Q. Is it okay to bill an insurance company for a missed appointment?
A. As a general rule, insurance companies do not provide reimbursement for missed appointments. That is why many, or most therapists, have a policy which states that the client is responsible for payment for sessions which are not cancelled at least 24 hours in advance. However, in order to charge a client for missed appointments, it is necessary to inform the client, in advance, of the fact that such a policy exists and that he or she is expected to provide payment in the event of failure to provide the required notice. 5

Q. Is it okay to have my supervisor sign an insurance claim form even though he or she did not provide the services?
A. Even though the answer should be clear, this question is often asked. And, of course, the answer is absolutely not. When the provider of services is different than the signer and the provider is not indicated, the claim form could be considered fraudulent. An exception may be when all claims for an entity which provides counseling or psychotherapy are submitted under the signature of the "clinical director." Insurance companies are generally aware that "clinical directors" are not the providers of service. The insurance company, in this instance, can always ask for further clarification regarding the name and license designation of the provider of services. The provider, or the insured, is also free to contact the insurance carrier prior to rendering services, to inquire whether the carrier is willing to reimburse for services provided by a pre-licensed clinician. If a supervisor elects to sign an insurance claim form, it should be clearly indicated that the registered associate was the provider of services.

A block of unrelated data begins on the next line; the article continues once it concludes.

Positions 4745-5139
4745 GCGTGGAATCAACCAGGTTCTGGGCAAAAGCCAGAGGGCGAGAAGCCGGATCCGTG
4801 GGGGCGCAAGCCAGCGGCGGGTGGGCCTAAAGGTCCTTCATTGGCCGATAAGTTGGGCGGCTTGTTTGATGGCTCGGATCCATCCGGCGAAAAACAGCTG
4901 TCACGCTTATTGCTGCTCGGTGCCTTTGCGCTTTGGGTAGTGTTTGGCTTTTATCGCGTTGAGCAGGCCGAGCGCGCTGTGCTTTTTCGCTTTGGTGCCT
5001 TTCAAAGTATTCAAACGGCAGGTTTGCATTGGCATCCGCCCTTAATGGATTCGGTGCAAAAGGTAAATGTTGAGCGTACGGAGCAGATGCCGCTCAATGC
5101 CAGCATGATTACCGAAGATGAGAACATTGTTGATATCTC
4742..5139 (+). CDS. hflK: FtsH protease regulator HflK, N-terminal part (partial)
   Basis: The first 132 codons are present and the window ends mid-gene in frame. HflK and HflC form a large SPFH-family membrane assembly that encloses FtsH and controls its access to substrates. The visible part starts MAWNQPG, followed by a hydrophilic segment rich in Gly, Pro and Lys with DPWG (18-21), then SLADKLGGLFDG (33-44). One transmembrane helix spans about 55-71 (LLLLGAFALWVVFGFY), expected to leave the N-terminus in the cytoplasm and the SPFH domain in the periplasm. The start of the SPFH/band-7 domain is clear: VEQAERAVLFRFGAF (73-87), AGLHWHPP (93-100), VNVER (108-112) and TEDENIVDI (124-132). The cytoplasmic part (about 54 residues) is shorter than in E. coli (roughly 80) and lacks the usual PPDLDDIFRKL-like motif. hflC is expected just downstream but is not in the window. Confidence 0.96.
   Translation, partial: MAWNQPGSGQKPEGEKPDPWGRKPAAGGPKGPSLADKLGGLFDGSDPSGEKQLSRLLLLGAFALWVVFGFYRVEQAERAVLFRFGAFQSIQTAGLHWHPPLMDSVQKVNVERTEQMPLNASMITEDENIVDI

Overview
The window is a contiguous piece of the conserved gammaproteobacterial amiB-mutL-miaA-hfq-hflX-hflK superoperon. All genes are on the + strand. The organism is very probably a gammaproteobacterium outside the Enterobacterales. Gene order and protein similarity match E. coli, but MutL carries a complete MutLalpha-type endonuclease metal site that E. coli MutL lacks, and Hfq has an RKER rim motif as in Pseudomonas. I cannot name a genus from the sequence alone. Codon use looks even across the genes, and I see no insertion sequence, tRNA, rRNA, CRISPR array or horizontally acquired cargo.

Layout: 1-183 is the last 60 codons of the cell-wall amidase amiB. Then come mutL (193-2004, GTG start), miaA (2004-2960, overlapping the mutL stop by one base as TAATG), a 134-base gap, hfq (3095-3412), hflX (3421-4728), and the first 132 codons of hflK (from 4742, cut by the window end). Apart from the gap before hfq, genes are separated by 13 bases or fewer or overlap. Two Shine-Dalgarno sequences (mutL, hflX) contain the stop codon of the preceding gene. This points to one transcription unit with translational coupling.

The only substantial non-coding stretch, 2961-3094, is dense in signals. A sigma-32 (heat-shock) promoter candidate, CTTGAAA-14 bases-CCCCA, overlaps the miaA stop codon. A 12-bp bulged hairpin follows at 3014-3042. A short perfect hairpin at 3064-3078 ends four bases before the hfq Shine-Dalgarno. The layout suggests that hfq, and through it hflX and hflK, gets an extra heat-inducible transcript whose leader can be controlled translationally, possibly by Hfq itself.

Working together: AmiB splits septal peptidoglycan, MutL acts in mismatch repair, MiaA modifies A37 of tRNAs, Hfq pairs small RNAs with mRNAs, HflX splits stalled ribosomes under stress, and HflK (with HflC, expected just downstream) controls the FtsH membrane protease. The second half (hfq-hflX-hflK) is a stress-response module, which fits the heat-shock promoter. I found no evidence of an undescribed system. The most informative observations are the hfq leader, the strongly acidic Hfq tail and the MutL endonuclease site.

Q. My patient can't afford to pay his/her portion of my fee. Is it okay if I waive, in advance, the patient's portion of the fee?
A. The answer is no. Insurance is based upon a co-payment system to have the patient, in addition to the insurance company, exercise some responsibility in controlling health care costs. Waiving the patient's portion in advance may be considered to be a breach of the provider's contract with the carrier (if the provider is "in-network"), or potentially misleading the carrier.

Q. Is it okay to bill for other services such as reports, treatment plans, consultations with other health care practitioners, etc.?
A. Often, insurance companies will deny reimbursement of such charges, but there is no problem with billing an insurance company for these services as long as appropriate procedural codes are used. The use of a CPT code such as 90834 or 90837 to identify such services is not appropriate and could be considered to be insurance fraud. Let me state again that it is less costly to forego reimbursement than it is to defend against a claim of insurance fraud. If you do charge for such services, make sure that the responsibility to pay is clarified with the patient at the commencement of therapy.

Q. Is it okay to charge my patients who have insurance a higher fee than I charge patients who do not have insurance?